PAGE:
Territories ramp up preparations for possible coronavirus cases in the North

As of Friday there were no reported COVID-19 cases in the North. Territorial public health officials continue to characterize the risk as low.

'We’re looking at pandemic planning,' says N.W.T.'s chief public health officer

Stanton Territorial Hospital in September 2019. 'Right now we're in this transition phase where we’re looking at pandemic planning,” said Dr. Kami Kandola, the Northwest Territories’ chief public health officer. (Katherine Barton/CBC)

Public health officials in the three territories say they are working on plans in case the current coronavirus outbreak spreads to the North.

"Right now we're in this transition phase where we're looking at pandemic planning, so in the Northwest Territories we are in the planning phase," said Dr. Kami Kandola, the Northwest Territories' chief public health officer. 

As of Friday, there were 14 confirmed COVID-19 cases in Canada plus a presumptive case in Quebec, but no cases in the three territories.

While the World Health Organization says the risk of spread and impact of COVID-19 at a global level is "very high," public health officials in the North, and in Canada as whole, still characterize the risk as low. 

Kandola said the N.W.T. is working on a specific coronavirus plan, which involves detecting cases early and limiting the disease's spread. She said territorial health authorities have boosted their stockpiles of protective gear, such as masks, gowns and gloves.

Dr. Kami Kandola says territorial health authorities have boosted their stockpile of protective gear, such as masks, gowns and gloves. (Kate Kyle/CBC)

Kandola said "it's never a harm" for people to have a backup supply of food and medicine.

Smaller communities are easier to protect than larger cities, said Kandola, because there aren't crowds and mass gatherings.

Kandola wouldn't say how many people had been tested for coronavirus — "I don't want to go into specifics of testing, but when we've tested, the test results resulted in negative," she said. 

"We're exercising vigilance and always considering [the coronavirus] as part of what we think when people present with flu-like symptoms."

'We don't want people to panic'

"We don't want people to panic," said Pat Living, a spokesperson for the Yukon Health and Social Services department. "It's important to remember that COVID-19 is generally a very mild disease." 

It's important to remember that COVID-19 is generally a very mild disease.- Pat Living, spokesperson for Yukon Health and Social Services 

Living said 80 per cent of people who contract the disease recover without needing medical care. Elderly people and those with other illnesses or compromised immune systems are more likely to have more severe cases.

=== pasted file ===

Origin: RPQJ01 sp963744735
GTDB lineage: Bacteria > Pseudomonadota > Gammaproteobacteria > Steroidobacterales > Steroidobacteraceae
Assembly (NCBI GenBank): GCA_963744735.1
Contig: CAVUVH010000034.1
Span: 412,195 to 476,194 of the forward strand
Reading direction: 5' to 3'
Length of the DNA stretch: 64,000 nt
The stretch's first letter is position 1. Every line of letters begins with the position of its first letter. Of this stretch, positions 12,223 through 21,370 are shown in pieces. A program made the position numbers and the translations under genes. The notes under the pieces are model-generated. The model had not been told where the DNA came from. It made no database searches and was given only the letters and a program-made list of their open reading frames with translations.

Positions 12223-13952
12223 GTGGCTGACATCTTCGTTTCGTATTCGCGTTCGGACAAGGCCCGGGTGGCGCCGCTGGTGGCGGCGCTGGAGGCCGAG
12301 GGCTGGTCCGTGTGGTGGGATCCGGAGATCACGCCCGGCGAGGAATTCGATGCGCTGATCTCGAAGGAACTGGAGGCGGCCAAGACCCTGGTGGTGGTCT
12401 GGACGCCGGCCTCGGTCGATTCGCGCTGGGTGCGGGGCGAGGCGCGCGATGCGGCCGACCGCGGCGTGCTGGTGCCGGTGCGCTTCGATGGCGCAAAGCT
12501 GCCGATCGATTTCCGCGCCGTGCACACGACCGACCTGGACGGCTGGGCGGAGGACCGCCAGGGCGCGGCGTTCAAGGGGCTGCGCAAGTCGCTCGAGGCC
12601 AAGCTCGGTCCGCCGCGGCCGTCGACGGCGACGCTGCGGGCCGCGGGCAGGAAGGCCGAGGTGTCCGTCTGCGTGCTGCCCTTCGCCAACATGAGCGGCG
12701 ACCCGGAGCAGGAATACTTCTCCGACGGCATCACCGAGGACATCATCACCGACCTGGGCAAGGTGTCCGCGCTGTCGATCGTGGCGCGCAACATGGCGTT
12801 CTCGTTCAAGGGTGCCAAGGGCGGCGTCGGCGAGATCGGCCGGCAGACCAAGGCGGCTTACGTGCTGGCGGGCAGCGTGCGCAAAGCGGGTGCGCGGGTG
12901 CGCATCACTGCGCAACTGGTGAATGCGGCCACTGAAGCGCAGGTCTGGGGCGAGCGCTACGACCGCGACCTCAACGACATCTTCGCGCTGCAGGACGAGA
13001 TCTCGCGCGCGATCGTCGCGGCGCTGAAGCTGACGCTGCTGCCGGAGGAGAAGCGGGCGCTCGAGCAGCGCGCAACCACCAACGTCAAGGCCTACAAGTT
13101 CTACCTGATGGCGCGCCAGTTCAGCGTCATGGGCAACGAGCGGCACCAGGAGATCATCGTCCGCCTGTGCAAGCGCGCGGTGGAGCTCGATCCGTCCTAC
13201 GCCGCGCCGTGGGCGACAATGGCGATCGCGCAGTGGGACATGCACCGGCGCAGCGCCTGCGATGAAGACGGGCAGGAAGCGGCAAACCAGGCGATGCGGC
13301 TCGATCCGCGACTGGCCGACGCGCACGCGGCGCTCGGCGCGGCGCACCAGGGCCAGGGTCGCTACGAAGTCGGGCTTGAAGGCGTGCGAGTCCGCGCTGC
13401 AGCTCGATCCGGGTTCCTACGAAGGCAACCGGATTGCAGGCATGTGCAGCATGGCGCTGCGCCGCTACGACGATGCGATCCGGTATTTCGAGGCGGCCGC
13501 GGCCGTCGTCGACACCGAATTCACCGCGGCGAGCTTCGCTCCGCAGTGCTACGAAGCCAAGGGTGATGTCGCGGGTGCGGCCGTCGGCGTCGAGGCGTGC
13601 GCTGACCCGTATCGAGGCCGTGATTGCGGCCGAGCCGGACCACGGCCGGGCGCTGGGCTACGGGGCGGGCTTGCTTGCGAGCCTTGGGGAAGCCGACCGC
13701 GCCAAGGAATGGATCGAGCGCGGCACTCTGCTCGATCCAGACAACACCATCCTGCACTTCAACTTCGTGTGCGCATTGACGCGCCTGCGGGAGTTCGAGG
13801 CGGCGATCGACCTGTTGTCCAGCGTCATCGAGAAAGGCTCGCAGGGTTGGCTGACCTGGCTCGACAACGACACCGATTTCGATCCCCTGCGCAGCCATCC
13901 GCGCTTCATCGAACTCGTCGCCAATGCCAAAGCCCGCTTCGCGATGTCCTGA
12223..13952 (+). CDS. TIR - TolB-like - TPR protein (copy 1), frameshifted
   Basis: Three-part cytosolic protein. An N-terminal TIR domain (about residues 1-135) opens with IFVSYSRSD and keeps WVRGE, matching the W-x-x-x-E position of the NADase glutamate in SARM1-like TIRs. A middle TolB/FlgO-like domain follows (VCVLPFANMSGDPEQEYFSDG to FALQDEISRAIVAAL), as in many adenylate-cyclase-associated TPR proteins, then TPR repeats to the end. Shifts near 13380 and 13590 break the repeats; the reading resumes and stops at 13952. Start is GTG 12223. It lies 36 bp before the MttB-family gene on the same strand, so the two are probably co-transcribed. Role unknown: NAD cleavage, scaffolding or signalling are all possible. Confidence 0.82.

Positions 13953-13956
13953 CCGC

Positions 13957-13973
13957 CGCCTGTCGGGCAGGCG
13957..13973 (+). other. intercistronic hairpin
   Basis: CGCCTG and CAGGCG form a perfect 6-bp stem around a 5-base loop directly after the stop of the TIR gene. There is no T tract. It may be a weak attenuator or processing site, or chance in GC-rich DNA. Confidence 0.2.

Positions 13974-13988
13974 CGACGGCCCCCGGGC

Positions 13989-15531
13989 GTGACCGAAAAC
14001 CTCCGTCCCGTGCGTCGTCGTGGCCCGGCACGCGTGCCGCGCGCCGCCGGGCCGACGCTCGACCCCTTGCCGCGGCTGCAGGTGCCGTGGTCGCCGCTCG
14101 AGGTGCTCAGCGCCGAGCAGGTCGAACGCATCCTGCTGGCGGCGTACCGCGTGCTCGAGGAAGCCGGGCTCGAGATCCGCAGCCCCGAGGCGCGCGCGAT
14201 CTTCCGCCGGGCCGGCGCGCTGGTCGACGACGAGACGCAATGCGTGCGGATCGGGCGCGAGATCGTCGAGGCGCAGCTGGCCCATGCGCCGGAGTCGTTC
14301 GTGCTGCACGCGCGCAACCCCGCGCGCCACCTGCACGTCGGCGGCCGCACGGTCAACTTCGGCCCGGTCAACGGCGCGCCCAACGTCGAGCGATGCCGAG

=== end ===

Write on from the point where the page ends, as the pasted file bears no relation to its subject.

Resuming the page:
The Yukon health department is "keeping up-to-the-minute in information," Living said, and it's "looking ahead to say 'OK, if we did have something, do our health centres have supplies for this long?'" 

Nunavut improving preparedness

While the chance of COVID-19 arriving in Nunavut is low, that territory's chief medical officer said if the disease "continues in this fashion around the world the way it is, then we're probably going to see cases sooner or later." 

Dr. Michael Patterson said the territory is improving its preparedness for the spread of COVID-19. He said staff are reviewing protocols for viral infections and the health department is working to ensure it has the equipment it needs. 

"Many of the isolation recommendations and personal protective equipment are similar to many other infections but oftentimes, staff may go months or years without having to use that sort of equipment and those procedures," he said.

As far as protective measures in hospitals go, Patterson said COVID-19 requires "less than tuberculosis, in some ways."

Dr. Michael Patterson is Nunavut's chief medical officer of health. He said that while the chance of COVID-19 arriving in Nunavut is low, if the disease 'continues in this fashion around the world the way it is, then we're probably going to see cases sooner or later.' (CBC)

Patterson said the department is screening for the disease. 

"There have been a few [patients] where they've been in the right area at the right time and so we've asked people to isolate at home and done some swabs, all of which have been negative so far."

Should the disease spread to a small community, Patterson the department may admit people to hospital who don't necessarily need medical care, if they can't isolate themselves at home.

Yellowknife pharmacy out of masks

Back in Yellowknife, Shoppers Drug Mart says it has run out of face masks, and staff don't know when more will come in.

"All over Yellowknife there are no masks available," said pharmacy technician Ishita Shah. "We are getting many patients asking for masks, but everywhere they are out of stock. We've been trying to order for so long."

Shah couldn't say whether COVID-19 was a factor in the mask shortage. 

Kandola said people who are well don't need masks. She said masks are for two kinds of people: those who are sick and waiting in the hospital for care, and health-care providers who are treating sick people.

Grocer not worried about food supply

Glen Meek, owner of Glen's Your Independent Grocer in downtown Yellowknife, said he's not concerned about running out of food. He said he's probably going to up his stock of non-perishable goods "a little bit." 

"I'm hoping people don't panic," he said, adding that he gets deliveries six times a week, so the store should be able to accommodate a rush of people looking to stockpile food.

With files from Nick Murray, Mike Rudyk and Mackenzie Scott


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